The 9th annual Hamptons Take 2 Documentary Film Festival (HT2FF), will run four full days of “all docs, all day,” from Thursday, December 1, through Sunday, December 4, all at the Bay Street Theater and Arts Center in Sag Harbor, with Q&As after every film and an Audience Award.
There’s something for every documentary film lover in this year’s line-up,” says HT2FF founder and executive director Jacqui Lofaro of Bridgehampton, a documentary filmmaker herself.
“There’s a film about Hamptons artists, visionary architect Eero Saarinen, African-American writer Maya Angelou, New York City’s Symphony Space co-founder Isaiah Sheffer, R&B songwriter Bert Berns, the extraordinary New York Times obit writers, perfect 10 gymnast Nadia Comaneci, an American beauty pageant winner, Israeli cuisine, saving Jamaica Bay, saving Martha’s Vineyard, the militarization of American policing, an exposé of America’s nuclear arsenal, an inspiring story of a boy with autism, one about animal rights, and one about cyberwar.”
The Opening Night Film is “A Moment in Time: Hamptons Artists” directed by Lana Jokel, featuring intimate interviews from the 1990’s with prominent Hamptons artists such as John Alexander, April Gornik, Sven Lukin, Nathan Joseph, Li-Lan, Eric Fischl, Elizabeth Strong Cuevas, Donald Sultan, Audrey Flack, Howard Kanovitz, John Chamberlain and Robert Dash.
The Hamptons Take 2 Documentary Film Festival concludes on Sunday with the Closing Night Film, “Unlocking the Cage” by the award-winning team of directors Chris Hegedus and D.A. Pennebaker. The film follows animal rights lawyer Steven Wise’s attempt to give cognitively complex animals, such as chimpanzees, some limited personhood rights to protect them from physical abuse.
THURSDAY, DECEMBER 1, 10:30 a.m.-10 p.m.
OPENING NIGHT FILM
The Opening Night Film on Thursday, December 1, at 8 p.m., “A Moment in Time: Hamptons Artists” (95 min.), directed by Lana Jokel, features intimate interviews from the 1990’s with prominent Hamptons artists such as John Alexander, April Gornik, Sven Lukin, Nathan Joseph, Li-Lan, Eric Fischl, Elizabeth Strong Cuevas, Donald Sultan, Audrey Flack, Howard Kanovitz, John Chamberlain and Robert Dash. It will be preceded by a wine reception and followed by a Q&A with filmmaker Jokel and featured artists.
Screening Earlier That Day Are:
10:30 a.m. a special Young Voices Program, open only to participating middle and high schools, of two short docs, “Next Medal” and “Brendan Gallagher: Always a General,” followed by a special workshop for students on using film to create impact and change, presented by filmmaker Megan Kiefer, founder of the Take Two Film Academy, based in New York City.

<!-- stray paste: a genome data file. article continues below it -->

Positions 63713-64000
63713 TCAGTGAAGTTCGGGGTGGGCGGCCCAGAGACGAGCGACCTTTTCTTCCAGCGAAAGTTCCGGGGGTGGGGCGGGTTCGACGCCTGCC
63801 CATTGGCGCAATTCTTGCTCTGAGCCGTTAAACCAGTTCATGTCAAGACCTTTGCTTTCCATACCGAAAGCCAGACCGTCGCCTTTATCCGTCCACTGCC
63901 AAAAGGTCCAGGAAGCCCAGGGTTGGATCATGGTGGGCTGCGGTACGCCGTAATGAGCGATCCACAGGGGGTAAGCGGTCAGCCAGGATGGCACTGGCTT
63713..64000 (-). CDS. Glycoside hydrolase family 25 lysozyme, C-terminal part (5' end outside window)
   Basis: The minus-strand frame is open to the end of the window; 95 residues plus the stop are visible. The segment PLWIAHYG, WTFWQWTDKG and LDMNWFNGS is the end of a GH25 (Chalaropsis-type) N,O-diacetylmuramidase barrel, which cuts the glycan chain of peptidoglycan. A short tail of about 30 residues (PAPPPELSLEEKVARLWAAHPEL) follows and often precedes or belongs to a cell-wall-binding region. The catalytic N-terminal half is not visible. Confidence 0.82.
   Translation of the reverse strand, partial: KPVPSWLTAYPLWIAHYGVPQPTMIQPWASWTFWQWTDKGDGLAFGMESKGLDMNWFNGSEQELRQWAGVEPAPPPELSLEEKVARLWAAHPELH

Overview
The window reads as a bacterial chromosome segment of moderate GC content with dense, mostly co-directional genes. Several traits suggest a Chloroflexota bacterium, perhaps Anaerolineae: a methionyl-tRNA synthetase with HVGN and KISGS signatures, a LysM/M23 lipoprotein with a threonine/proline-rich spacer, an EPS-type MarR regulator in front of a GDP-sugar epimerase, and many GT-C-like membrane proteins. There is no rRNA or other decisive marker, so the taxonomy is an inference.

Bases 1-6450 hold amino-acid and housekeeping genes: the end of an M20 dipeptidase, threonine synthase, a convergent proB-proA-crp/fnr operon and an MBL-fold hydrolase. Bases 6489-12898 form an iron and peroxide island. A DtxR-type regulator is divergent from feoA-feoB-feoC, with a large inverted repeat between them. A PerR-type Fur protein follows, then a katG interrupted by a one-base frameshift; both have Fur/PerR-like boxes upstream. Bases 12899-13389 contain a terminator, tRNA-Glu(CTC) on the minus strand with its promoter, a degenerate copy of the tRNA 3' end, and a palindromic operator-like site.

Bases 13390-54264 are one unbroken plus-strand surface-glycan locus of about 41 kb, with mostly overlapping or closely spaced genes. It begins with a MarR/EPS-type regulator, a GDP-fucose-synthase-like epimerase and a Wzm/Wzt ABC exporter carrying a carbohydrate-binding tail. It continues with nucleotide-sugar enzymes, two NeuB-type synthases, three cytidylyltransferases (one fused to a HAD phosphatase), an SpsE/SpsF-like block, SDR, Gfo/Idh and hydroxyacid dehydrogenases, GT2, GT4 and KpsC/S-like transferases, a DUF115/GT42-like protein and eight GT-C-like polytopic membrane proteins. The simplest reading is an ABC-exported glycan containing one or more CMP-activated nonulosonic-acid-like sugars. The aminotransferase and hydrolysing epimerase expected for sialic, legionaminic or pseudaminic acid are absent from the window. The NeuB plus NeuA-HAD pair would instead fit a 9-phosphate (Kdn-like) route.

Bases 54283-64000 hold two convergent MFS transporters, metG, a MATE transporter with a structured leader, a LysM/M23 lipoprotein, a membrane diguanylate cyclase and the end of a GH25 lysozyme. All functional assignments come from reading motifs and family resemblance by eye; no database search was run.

2 p.m. “Hearing Is Believing” (100 min.), directed by Lorenzo DeStefano, an inspiring story—reveling in the love of music and the mystery of creativity—of a young girl Rachel Flowers, born prematurely with no eyesight, who began playing Bach fugues by ear, and started studying from the age of four at the Southern California Conservatory of Music.
4:15 p.m. “Saving Jamaica Bay” (76 min.). David Sigal directs this documentary, narrated by Susan Sarandon, about how one community overcame government inaction and Hurricane Sandy to clean up and restore a national wildlife refuge near JFK Airport that had become a dumping ground.
6 p.m. “Mirrors to Windows: The Artist as Woman” (78 min.), by Susan Steinberg, an Emmy Award-winning director of American Masters documentaries on Paul Simon, Edward R. Murrow and Ahmet Ertegun, here intimately focuses on the creative spirit of 10 diverse women artists from six countries.
FRIDAY, DECEMBER 2, 10 a.m.-10:30 p.m.
AN AMERICAN MASTERS 30th ANNIVERSARY TRIBUTE
The special Friday evening event is a tribute to American Masters 30th anniversary of profiling America’s most creative writers, musicians, artists, filmmakers, activists, scientists and others who were true “masters” in their fields. The series has won multiple Emmy, Peabody, Oscar, Grammy, Producers Guild and other awards.
6 p.m. The tribute begins with the screening of “Eero Saarinen: The Architect Who Saw the Future” by award-winning director Peter Rosen, who will be at Bay Street for the Q&A. Cinematographer is son Eric Saarinen, who uses drone technology to visit the sites of his father’s iconic work, such as New York’s TWA Flight Center at JFK International Airport, Virginia’s Dulles Airport, the St. Louis Gateway Arch, and several buildings on the Yale University campus.
8 p.m. Tribute Awards. With a wine reception before and at start of this tribute, HT2FF honors both Susan Lacy, who launched the American Masters series on PBS in 1986, serving as executive producer until 2014, and current executive producer Michael Kantor, 2014 to present. Susan Margolin of Saint Marks Production will host a conversation with both pioneers.
8:30 p.m. Screening of “Maya Angelou: And Still I Rise” (114 min.) about the incredible life of the African-American poet, writer, singer and activist, followed by a Q&A with filmmakers Bob Hercules and Rita Coburn Whack.
Screening earlier that day are:
10 a.m. Bang! The Bert Berns Story” (94 min.), directed by Bert’s son Brett Berns and Bob Sarles, about the R&B songwriter who wrote legendary songs like “Twist and Shout,” “Piece of My Heart,” “Everybody Needs Someone to Love,” which became chart-topping covers for the Beatles, Rolling Stones and Janis Joplin. Participating in the Q&A will be pop music archivist and filmmaker Joe Lauro.
12 p.m. “Beauty and the Beer” (70 min.), a personal documentary about the Miss Rheingold beauty contest, directed by Anne Newman, a 1960 finalist who went on to become a model, actress and producer.
2:15 p.m. “Do Not Resist” (72 min.) directed by Craig Atkinson, the son of a Michigan police officer, about the rapid militarization of policing in America today. It won Best Documentary Feature at the Tribeca Film Festival.